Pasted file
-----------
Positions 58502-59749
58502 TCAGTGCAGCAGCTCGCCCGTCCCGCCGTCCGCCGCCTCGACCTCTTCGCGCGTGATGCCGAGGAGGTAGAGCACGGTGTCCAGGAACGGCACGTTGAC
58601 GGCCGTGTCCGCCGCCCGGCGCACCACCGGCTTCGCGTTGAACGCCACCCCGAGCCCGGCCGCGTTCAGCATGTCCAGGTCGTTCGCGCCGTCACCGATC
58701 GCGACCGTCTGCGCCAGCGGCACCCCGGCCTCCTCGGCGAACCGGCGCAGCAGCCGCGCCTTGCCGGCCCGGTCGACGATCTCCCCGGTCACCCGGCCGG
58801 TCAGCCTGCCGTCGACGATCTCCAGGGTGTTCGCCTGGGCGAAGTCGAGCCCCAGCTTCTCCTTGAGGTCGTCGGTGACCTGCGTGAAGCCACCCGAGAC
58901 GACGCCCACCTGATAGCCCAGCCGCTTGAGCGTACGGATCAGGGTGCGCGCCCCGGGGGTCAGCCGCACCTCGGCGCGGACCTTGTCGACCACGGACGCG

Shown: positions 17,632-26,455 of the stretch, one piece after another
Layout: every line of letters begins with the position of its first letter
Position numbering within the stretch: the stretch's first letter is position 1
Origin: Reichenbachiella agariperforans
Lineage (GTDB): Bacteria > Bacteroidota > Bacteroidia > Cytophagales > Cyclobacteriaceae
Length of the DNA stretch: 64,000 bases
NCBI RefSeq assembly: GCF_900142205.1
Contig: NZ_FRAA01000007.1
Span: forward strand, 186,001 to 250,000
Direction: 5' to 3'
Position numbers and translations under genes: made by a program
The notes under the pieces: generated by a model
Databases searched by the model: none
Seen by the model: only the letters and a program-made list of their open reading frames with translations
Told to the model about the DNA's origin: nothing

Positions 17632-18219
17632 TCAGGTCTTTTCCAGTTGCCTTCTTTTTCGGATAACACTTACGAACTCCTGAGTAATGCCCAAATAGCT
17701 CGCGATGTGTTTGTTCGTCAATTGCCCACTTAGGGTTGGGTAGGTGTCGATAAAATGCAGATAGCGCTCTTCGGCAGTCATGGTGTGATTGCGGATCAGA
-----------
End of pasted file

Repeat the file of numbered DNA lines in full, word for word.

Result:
Positions 58502-59749
58502 TCAGTGCAGCAGCTCGCCCGTCCCGCCGTCCGCCGCCTCGACCTCTTCGCGCGTGATGCCGAGGAGGTAGAGCACGGTGTCCAGGAACGGCACGTTGAC
58601 GGCCGTGTCCGCCGCCCGGCGCACCACCGGCTTCGCGTTGAACGCCACCCCGAGCCCGGCCGCGTTCAGCATGTCCAGGTCGTTCGCGCCGTCACCGATC
58701 GCGACCGTCTGCGCCAGCGGCACCCCGGCCTCCTCGGCGAACCGGCGCAGCAGCCGCGCCTTGCCGGCCCGGTCGACGATCTCCCCGGTCACCCGGCCGG
58801 TCAGCCTGCCGTCGACGATCTCCAGGGTGTTCGCCTGGGCGAAGTCGAGCCCCAGCTTCTCCTTGAGGTCGTCGGTGACCTGCGTGAAGCCACCCGAGAC
58901 GACGCCCACCTGATAGCCCAGCCGCTTGAGCGTACGGATCAGGGTGCGCGCCCCGGGGGTCAGCCGCACCTCGGCGCGGACCTTGTCGACCACGGACGCG

Shown: positions 17,632-26,455 of the stretch, one piece after another
Layout: every line of letters begins with the position of its first letter
Position numbering within the stretch: the stretch's first letter is position 1
Origin: Reichenbachiella agariperforans
Lineage (GTDB): Bacteria > Bacteroidota > Bacteroidia > Cytophagales > Cyclobacteriaceae
Length of the DNA stretch: 64,000 bases
NCBI RefSeq assembly: GCF_900142205.1
Contig: NZ_FRAA01000007.1
Span: forward strand, 186,001 to 250,000
Direction: 5' to 3'
Position numbers and translations under genes: made by a program
The notes under the pieces: generated by a model
Databases searched by the model: none
Seen by the model: only the letters and a program-made list of their open reading frames with translations
Told to the model about the DNA's origin: nothing

Positions 17632-18219
17632 TCAGGTCTTTTCCAGTTGCCTTCTTTTTCGGATAACACTTACGAACTCCTGAGTAATGCCCAAATAGCT
17701 CGCGATGTGTTTGTTCGTCAATTGCCCACTTAGGGTTGGGTAGGTGTCGATAAAATGCAGATAGCGCTCTTCGGCAGTCATGGTGTGATTGCGGATCAGA